In the last thirty years, the market for mobile services has grown to represent more than five billion mobile consumers globally. Mobile has changed how people connect and interact with each other and access essential services such as healthcare, education, and finance. However, as more advanced and complex services are developed, the number and scope of potential threats grow.
In our Safety, Privacy and Security report, we highlight some of the main issues and challenges affecting the security of consumers and, importantly, how industry and policymakers can play their part in helping them use the internet safely and with confidence.
Children and vulnerable individuals
Mobile technology increasingly empowers children to gain better access to many of their fundamental rights set out in the United Nations Convention on the Rights of the Child (CRC). These include access to quality education, empowering them to voice opinions and take part in community decision-making. However, there are risks with connectivity and also bad actors who seek to exploit vulnerable user groups, including children and women, by targeting them, for example, through inappropriate contact, messages and content.
The mobile industry, alongside policymakers, educators, parents and caregivers, has a role in encouraging positive online behaviours and educating users about potential risks. Providing and signposting to information on how to use their services safely is a basic requirement for mobile operators. Many operators also work with other stakeholders to help broaden consumers’ digital skills through education and awareness programmes which aim to build “digital resilience.”
As part of our own digital skills efforts, the GSMA co-founded the EQUALS Her Digital Skills initiative with EY, ITU and W4, to design and provide access to free, gender transformative, foundational digital skills training, e-skills badges, and e-mentoring for one million women and girls by 2026. As part of this work, Verizon UK, has been working with us to develop a cybersecurity curriculum and “Introduction to Cybersecurity” workshop for young women to be held simultaneously in the GSMA London offices and in Learning Centres across Lesotho, Uganda and Kenya on November 4th.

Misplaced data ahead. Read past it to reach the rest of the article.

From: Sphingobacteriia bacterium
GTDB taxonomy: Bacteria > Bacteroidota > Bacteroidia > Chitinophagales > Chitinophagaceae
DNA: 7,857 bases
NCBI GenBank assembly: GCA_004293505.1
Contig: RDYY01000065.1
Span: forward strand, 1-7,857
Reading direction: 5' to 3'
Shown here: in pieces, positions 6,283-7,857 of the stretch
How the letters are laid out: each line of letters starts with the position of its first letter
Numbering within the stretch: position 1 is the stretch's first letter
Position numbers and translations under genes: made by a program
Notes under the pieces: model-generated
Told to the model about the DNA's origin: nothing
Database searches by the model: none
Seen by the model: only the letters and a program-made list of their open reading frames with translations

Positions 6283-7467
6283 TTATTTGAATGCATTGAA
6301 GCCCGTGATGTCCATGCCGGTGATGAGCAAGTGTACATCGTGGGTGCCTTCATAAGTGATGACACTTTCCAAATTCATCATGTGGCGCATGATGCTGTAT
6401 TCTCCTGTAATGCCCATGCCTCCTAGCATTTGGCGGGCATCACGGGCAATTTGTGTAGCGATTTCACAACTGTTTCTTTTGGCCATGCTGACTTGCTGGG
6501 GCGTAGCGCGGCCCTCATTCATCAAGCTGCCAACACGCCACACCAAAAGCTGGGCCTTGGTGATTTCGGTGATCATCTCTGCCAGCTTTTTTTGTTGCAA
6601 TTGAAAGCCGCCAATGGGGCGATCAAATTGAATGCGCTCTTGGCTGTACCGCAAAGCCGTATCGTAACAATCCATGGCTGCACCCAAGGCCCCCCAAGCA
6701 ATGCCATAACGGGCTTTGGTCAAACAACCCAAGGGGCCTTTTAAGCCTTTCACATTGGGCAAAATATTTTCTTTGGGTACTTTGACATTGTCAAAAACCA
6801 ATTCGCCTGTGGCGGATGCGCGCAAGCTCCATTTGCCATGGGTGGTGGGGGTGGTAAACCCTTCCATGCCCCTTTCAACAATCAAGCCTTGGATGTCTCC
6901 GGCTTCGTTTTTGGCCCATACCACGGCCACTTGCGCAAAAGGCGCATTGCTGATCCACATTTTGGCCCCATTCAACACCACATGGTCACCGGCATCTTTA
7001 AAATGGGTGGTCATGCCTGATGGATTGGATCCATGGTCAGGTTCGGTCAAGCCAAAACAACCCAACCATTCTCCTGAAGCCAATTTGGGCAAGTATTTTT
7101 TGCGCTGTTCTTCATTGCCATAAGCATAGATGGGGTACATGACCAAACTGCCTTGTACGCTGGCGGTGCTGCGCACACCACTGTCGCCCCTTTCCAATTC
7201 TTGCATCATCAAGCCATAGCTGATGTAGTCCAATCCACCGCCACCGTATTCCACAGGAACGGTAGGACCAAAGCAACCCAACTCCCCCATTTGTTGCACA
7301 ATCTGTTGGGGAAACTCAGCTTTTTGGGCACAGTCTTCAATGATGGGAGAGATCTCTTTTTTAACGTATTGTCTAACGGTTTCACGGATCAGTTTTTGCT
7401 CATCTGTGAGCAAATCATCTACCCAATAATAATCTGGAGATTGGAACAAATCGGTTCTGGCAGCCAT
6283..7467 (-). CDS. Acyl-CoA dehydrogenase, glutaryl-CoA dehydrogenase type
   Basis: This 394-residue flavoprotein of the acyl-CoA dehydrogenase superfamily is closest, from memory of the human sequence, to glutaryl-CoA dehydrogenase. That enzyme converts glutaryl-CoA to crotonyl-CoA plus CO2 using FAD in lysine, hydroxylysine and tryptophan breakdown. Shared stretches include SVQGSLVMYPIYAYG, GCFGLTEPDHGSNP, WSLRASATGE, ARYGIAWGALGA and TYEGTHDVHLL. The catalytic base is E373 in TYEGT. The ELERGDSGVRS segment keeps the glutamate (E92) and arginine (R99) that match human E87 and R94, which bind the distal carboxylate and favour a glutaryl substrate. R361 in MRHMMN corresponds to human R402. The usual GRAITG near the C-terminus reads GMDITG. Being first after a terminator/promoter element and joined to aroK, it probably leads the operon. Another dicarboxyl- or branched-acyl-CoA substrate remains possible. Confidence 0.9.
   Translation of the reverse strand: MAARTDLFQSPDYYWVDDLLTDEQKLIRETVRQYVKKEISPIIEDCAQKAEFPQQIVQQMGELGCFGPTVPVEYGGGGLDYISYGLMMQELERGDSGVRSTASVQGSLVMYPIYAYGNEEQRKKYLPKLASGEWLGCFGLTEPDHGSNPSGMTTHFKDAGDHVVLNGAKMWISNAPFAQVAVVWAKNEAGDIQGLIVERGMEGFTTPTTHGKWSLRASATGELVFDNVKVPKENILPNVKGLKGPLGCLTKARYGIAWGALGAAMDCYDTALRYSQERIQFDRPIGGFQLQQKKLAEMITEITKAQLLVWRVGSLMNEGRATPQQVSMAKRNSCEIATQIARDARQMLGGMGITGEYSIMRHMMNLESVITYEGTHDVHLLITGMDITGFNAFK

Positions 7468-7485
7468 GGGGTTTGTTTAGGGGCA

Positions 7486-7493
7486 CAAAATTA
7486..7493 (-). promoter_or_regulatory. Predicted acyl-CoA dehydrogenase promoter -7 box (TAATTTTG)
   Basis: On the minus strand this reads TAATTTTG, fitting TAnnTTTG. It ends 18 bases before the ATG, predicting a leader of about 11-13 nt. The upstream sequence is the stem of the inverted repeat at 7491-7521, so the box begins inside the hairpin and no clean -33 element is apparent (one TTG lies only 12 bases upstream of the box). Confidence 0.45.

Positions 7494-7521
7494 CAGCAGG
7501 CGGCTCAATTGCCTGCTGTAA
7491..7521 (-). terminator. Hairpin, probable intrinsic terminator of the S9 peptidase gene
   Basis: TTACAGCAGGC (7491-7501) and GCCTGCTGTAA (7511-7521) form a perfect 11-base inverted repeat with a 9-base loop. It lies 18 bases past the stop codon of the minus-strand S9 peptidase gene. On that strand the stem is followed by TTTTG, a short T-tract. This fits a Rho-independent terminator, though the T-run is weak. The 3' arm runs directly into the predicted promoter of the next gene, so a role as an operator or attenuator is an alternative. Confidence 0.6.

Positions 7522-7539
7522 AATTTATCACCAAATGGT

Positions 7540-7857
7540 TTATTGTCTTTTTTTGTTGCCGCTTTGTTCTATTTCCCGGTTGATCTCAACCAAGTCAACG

Other industry ecosystem players, such as device manufacturers and mobile-based app or service providers, are also encouraged to engage in initiatives to help protect consumers when using mobile devices and services and to educate them about safe behaviours and good practices so they can continue to benefit from these services safely. Mobile network operators can play a role in reminding consumers to be aware and vigilant when using those services and encourage them to use the full suite of security measures available.
Role of Governments
Governments also have a critical role to play. Last year an important milestone was achieved when, the UN Committee on the Rights of the Child provided an authoritative interpretation of CRC and confirmed that children’s rights apply equally online as they do offline and that governments must support both opportunities and take steps to reduce risks.
With this confirmation comes increased optimism for change. Not only must Governments have appropriate legislation in place, but law enforcement agencies must also be equipped to investigate all aspects of online abuse. Resources and processes should exist to deter, identify and prosecute criminal behaviour and hotlines for reporting online child sexual exploitation and abuse must be in place.
With the nature of digital world, all efforts will likely require global cooperation to deliver appropriate multilateral solutions.
Download the “Safety, privacy and security across the mobile ecosystem” report to learn more about some of the significant issues, and potential solutions, for consumer protection, privacy, public safety and infrastructure security.